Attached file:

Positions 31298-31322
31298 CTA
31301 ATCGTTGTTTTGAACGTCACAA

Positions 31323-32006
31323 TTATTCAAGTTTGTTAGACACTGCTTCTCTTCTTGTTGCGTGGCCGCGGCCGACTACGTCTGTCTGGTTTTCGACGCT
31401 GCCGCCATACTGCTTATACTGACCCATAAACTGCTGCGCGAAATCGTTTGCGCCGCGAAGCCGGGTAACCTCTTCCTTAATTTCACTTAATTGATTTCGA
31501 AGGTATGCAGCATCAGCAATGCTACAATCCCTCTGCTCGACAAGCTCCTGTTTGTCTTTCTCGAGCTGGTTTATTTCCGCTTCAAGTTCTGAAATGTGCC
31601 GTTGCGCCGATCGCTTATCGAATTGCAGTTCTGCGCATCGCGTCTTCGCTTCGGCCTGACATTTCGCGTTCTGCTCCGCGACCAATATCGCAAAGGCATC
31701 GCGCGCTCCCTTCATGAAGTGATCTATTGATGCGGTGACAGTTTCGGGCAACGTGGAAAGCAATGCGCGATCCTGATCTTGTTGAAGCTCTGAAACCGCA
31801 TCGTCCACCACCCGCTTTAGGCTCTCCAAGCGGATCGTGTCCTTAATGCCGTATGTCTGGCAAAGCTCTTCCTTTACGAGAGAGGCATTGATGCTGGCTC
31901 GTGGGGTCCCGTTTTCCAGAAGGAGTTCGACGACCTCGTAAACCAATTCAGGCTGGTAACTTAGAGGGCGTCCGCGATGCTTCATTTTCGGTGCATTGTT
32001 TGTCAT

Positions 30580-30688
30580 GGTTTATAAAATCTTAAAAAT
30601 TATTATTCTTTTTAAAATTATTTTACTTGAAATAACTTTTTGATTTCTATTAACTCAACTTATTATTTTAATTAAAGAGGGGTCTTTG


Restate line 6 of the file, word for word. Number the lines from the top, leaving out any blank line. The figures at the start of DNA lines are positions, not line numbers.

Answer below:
31401 GCCGCCATACTGCTTATACTGACCCATAAACTGCTGCGCGAAATCGTTTGCGCCGCGAAGCCGGGTAACCTCTTCCTTAATTTCACTTAATTGATTTCGA